unit, or focus on next terms. Work with your teaching partner. I will copy these for our Thinking Skills Folder so everyone can share our BRILLIANT ideas. HAVE FUN! How does it all fit together? Blooms Revised Taxonomy Creating Evaluating analyzing Applying Green Hat, Construction Key, SCAMPER, Ridiculous Key, Combination Key, Invention Key Brick Wall Key, Decision Making Matrix, PMI, Prioritising. Yellow Hat, Black Hat, Venn Diagram, Commonality Key, Picture Key, Y Chart, Combination Key. Blue Hat, Brainstorming, Different uses Key,
Reverse Listing Key, Flow Chart. Graphic Organisers, Variations Key, Reverse Understanding Listing, PMI, Webs (Inspiration). Remembering White Hat, Alphabet Key, Graphic Organisers, Acrostic, Listing, Brainstorming, Question Key. An integrated approach: Blooms and SMARTS Planning across six levels of thinking (Bloom) and eight different ways of knowing and understanding the world (Gardners SMARTS). Assist in achieving a balanced program of activities that cater for all students abilities and interests. Comprehensive planning. Every space on the matrix doesnt have to be filled. NOW ITS YOUR TURN! This world is but a canvas for our imaginations. (Henry David Thoreau) Bloom on the Internet Bloom's(1956) Revised Taxonomy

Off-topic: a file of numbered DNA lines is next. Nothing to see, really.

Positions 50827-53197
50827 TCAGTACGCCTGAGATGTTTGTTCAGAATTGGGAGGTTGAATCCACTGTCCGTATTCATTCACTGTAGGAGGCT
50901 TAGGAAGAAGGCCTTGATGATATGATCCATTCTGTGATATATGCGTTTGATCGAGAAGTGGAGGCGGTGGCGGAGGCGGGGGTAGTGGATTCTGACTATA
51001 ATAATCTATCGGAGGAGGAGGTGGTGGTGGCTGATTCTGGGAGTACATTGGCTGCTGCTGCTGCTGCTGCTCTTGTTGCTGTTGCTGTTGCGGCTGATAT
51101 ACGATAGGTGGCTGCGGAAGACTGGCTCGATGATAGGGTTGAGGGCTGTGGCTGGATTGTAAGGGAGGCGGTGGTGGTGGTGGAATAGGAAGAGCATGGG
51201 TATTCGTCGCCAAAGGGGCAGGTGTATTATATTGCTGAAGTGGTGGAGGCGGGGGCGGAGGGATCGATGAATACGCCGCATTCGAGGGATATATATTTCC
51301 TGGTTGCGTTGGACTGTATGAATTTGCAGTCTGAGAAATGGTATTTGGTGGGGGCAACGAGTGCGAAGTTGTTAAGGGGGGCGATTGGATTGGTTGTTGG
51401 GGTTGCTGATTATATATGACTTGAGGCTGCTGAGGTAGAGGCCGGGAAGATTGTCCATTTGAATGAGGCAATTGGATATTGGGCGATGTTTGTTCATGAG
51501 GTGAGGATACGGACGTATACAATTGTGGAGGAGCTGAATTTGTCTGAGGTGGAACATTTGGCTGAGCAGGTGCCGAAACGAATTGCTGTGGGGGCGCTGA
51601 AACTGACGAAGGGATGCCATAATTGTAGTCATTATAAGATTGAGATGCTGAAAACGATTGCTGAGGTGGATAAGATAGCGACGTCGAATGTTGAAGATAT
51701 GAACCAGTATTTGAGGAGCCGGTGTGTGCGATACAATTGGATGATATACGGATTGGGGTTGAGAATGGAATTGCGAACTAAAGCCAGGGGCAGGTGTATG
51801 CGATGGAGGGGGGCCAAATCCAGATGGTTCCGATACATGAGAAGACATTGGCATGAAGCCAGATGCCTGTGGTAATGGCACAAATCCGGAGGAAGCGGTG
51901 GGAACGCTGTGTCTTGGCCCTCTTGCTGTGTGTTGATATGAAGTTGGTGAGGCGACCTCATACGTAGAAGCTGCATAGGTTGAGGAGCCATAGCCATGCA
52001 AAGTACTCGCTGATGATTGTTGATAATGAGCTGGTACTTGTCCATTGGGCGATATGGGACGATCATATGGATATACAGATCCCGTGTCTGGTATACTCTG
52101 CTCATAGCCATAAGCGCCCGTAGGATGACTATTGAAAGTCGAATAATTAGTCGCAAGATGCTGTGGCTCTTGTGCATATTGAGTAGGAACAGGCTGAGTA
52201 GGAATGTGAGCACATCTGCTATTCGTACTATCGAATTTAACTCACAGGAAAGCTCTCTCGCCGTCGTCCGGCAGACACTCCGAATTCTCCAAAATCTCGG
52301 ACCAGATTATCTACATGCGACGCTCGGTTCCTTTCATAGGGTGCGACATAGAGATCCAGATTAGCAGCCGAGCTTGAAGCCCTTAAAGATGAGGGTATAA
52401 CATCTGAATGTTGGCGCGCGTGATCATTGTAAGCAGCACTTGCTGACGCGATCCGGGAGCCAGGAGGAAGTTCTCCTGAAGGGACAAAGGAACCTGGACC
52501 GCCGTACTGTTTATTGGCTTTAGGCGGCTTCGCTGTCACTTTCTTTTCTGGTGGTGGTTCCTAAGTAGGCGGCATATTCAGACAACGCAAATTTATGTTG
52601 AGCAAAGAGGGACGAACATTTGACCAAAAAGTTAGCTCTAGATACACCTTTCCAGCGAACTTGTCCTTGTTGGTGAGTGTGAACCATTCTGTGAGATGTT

An excellent introduction and explanation of the revised Taxonomy by Michael Pole on the oz-TeacherNet site written for the QSITE Higher order Thinking Skills Online Course 2000. Pohl explains the terms and provides a comprehensive overview of the sub-categories, along with some suggested question starters that aim to evoke thinking specific to each level of the taxonomy. Suggested potential activities and student products are also listed. Blooms Revised Taxonomy Another useful site for teachers with useful explanations and examples of questions from the College of Education at San Diego State University. Taxonomy of Technology Integration This site compiled by the Berglund Center for Internet Studies at Pacific University, makes a valiant effort towards linking ICT (information and communication technologies) to learning via Bloom's Revised Taxonomy of Educational Objectives (Anderson, et. al., 2001). The taxonomy presented on this site is designed to represent the varying cognitive processes that can be facilitated by the integration of ICT into the teaching and learning process. Critical and Creative Thinking - Bloom's Taxonomy Part of Eduscape.com, this site includes a definitive overview of critical and creative thinking as well as how Blooms domains of learning can be reflected in technology-rich projects. Many other links to Internet resources to support Blooms Taxonomy, as well as research and papers on Thinking Skills. Well worth a look. He who learns but does not think is lost (Chinese Proverb)